Originally planned for Christmas, the trip had to be postponed due to a tropical storm on Fiji during that time. At long last, a couple months later, I finally saw the gorgeous reefs of the Bligh waters again. It is still amazing.

In 2016 Cyclone Winston did a bit of damage to the shallow reefs and it shows. There is a lot of debris on the ground. The deeper waters of the Bligh passage did not seam to have been affected as badly. The Bligh waters, named for Lieutenant William Bligh from the “Mutiny on the Bounty”, is a large area of coral reefs on the eastern side of Fiji. There are deep water passages that bring in all the nutrients and large animals. We had an abundance of reef sharks and even a couple turtles.

Other than enjoying the magnificent underwater worlds, there is not much else to do at this corner of the island. Our resorts were near the little town of Rakiraki on the north-east corner of Viti Levu, the main island. However, that just makes for the perfect relaxation vacation. Go out diving in the morning, have lunch and relax with a good book in the afternoon. Rinse and repeat for 10 days. Pure bliss.

We did run into a bit of wrinkle, though. A big Hollywood producer decided to get married at our resort and booked the entire place. Consequently, we were kicked out for the second half of our trip. Fortunately, that happened a week before we left and we could find a room at the resort next door. Their loss is our win. The resort we transferred to, VoliVoli, had just recently been completely rebuild after Cyclone Winston and was a big improvement over our original place.

Fiji 2009

I just realized that I never posted the photos from Fiji after a friend was looking for suggestions on where to go to. Well, that is easily remedied. This trip was actually quite a while back, but after looking through these photos, I feel like I have to go back and revisit Fiji.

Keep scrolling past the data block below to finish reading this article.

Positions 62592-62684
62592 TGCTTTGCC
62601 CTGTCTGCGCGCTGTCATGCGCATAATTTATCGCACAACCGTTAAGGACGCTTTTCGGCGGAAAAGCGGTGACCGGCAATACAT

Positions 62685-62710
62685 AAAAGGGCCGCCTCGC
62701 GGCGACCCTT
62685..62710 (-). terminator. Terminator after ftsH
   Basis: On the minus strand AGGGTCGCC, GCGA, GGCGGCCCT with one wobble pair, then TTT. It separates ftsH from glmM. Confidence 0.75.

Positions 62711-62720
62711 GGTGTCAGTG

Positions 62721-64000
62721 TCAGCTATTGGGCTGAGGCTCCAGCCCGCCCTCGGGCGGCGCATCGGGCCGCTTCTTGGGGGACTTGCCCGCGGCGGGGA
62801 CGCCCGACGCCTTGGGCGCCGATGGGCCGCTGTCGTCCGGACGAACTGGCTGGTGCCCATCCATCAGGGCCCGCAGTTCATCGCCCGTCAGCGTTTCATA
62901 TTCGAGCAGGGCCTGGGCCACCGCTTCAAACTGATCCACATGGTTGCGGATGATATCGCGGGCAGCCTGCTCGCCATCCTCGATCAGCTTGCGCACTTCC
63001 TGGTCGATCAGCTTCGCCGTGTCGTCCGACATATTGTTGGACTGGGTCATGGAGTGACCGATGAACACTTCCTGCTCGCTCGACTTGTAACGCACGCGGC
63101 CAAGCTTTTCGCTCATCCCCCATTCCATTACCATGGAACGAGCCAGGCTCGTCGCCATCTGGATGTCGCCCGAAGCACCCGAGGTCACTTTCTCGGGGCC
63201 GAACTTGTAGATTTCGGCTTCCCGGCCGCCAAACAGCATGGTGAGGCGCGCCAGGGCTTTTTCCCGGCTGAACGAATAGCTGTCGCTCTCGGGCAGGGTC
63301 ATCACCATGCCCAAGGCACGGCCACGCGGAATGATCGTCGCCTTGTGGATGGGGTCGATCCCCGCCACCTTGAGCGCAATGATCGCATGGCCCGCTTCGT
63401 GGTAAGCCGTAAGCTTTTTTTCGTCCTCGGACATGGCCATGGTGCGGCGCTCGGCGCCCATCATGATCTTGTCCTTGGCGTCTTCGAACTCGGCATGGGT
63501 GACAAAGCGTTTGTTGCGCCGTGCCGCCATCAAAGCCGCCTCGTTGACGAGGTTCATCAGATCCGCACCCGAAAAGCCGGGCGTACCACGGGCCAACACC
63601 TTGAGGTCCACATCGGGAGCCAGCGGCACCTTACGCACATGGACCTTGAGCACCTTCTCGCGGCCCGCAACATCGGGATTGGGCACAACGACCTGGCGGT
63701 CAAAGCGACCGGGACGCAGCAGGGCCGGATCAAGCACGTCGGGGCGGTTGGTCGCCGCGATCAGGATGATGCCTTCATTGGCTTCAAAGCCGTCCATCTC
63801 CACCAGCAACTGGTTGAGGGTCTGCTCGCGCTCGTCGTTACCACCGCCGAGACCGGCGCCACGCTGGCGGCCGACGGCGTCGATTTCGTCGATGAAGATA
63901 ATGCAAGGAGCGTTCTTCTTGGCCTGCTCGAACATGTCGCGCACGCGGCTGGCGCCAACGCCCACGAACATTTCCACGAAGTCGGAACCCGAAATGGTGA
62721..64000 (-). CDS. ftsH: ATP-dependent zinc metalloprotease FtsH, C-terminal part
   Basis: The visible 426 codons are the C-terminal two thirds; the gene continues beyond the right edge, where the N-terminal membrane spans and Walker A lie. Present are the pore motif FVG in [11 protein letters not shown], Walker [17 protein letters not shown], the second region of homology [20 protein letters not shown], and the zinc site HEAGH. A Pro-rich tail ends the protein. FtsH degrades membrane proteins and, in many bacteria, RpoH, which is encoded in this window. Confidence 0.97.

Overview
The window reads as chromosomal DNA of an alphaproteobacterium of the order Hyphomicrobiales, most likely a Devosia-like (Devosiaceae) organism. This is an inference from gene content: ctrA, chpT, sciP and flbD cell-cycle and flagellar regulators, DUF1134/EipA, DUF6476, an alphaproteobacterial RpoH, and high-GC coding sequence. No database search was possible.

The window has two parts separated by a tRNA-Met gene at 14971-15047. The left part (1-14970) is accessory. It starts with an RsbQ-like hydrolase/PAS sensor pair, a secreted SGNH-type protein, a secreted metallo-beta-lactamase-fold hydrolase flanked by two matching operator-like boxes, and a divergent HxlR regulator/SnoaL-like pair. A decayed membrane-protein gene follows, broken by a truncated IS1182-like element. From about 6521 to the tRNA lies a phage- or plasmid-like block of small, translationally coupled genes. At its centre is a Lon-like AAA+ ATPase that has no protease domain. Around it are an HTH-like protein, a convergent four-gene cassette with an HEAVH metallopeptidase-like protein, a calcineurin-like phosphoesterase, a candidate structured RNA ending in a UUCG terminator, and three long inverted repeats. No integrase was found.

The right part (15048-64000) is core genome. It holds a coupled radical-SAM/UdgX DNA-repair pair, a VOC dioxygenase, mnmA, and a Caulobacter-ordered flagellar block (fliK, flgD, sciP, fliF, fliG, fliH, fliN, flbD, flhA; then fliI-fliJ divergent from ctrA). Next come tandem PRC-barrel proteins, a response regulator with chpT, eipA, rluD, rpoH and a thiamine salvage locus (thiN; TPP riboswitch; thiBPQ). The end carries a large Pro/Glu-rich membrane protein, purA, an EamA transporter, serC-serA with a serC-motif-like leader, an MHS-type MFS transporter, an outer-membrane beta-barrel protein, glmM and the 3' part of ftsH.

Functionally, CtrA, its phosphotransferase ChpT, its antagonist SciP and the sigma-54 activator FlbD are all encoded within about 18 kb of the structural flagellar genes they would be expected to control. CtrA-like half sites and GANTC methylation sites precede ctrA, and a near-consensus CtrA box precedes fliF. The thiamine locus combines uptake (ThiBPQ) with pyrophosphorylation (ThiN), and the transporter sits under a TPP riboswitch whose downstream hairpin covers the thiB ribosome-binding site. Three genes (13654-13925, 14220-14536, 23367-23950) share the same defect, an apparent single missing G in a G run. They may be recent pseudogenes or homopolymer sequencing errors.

The trip itself was a pure relax and dive vacation. We stayed at the Wananavu resort on the north east tip of the main island. The resort is about a 2 hr ride from the airport in Nadi, where all the international flights arrive. It is a fairly pleasant drive through some really nice landscapes and sugarcane plantations. However, the hotel can arrange for a water plane as transport, which we did not do. The isolation is a great bonus as there is nobody around. We spend the morning diving and then the afternoon at the small local beach in a hammock. Then repeat the next day.

Diving is about as easy as it gets. Warm, crystal clear waters bursting with life. Unlike many other places, the ocean floor is at about 100 ft with coral pinnacles going up to the surface. That is also the reason Fiji is called the soft coral capital of the world. It is absolutely amazing to dive these reefs. The photos barely do them justice. The deeper waters have some of the larger creatures like turtles and reef sharks, while the upper layers are teaming with colorful fish.

While many of the more popular (and glamorous) resorts are on other islands close to the west cost, this resort is the only one that allows diving the Bligh Water by day boat. It is otherwise only accessible by live aboard. The Bligh Water is deeper water with more currents, but even more amazing corals and life. Definitely not to be missed.

Finally, a Ro-Ro ferry capsized a few years prior in a storm. It now makes for a great dive wreck. Especially the main deck with all the cars and trucks strewn around like toys.